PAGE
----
There are few important preliminary steps to follow before you can start recording, they’ll do the difference if you follow them:
- Put your cab on a physical support, don’t leave it directly on the ground.
- You have to listen to each cone of your cab (if you have a one-cone cab you just won a ticket to skip this passage!) to understand which one sounds best. What you don’t want is to record a “crackle” sounding cone right?
- Once you got the right cone, light it up with a pocket torch and find its center: this is now your main reference point.
Let’s suppose you have a dynamic mic, maybe a Shure SM57 (for those who don’t know, it’s a 100â‚¬ dynamic microphone, one of the most versatile and efficient on planet Earth), put it straight perpendicularly in front of the grid (the best you can), half an inch distant from the grid itself. Now start experimenting with the position relative to the center of the cone: the more you aproach to the center the more it sounds clearer, almost too harsh if you are right above the center. On the contrary, if you are near the edge of the cone, it will lose presence, capturing more lows and low-mids.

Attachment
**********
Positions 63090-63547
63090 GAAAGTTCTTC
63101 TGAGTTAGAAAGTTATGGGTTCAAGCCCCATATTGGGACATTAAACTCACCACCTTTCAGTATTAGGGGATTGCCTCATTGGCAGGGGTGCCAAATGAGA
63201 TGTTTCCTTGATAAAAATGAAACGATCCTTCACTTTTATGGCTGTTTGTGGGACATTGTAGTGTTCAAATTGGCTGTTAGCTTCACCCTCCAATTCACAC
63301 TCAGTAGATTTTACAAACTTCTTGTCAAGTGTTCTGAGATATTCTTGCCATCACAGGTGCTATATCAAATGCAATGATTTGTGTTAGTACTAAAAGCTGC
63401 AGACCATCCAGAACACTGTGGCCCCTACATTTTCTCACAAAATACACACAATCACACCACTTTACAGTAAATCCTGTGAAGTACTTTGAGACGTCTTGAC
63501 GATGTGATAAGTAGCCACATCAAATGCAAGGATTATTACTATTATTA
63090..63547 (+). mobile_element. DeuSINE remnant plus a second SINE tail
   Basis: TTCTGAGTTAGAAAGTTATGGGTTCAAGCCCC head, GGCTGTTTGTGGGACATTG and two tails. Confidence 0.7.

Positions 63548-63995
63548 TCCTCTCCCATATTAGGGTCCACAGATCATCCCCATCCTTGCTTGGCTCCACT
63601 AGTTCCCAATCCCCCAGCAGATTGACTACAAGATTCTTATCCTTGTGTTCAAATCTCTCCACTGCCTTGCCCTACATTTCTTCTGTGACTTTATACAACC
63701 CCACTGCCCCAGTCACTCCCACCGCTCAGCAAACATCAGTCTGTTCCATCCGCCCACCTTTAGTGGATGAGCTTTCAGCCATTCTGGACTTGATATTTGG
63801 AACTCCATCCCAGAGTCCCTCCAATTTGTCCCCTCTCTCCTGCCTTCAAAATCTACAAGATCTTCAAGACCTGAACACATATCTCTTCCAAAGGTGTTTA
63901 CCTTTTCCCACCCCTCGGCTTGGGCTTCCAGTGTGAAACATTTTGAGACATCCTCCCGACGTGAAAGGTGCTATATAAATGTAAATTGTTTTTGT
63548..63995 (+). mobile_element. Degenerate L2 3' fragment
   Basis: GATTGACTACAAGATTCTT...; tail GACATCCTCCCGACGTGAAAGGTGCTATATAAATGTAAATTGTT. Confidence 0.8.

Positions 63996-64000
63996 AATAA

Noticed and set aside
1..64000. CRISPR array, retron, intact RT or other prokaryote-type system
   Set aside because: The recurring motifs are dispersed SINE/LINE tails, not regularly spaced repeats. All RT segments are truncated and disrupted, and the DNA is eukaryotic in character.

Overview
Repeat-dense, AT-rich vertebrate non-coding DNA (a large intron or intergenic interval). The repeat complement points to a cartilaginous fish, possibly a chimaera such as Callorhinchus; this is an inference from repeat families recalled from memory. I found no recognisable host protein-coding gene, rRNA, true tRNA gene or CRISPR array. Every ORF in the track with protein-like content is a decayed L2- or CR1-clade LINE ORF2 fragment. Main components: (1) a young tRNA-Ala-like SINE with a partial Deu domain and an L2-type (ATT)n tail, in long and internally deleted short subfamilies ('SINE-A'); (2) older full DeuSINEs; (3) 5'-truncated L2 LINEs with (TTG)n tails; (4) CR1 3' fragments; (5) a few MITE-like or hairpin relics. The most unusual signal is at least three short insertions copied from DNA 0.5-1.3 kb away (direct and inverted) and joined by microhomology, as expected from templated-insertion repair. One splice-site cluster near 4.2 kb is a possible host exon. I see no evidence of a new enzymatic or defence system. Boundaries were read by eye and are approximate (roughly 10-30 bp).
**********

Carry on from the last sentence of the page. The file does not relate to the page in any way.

As you can understand the position is critical, changing the mic position will affect deeply your sound during recording: experiment to understand which position you like most.
Below you can find a video by Ola Englund that will definitely explain this topic.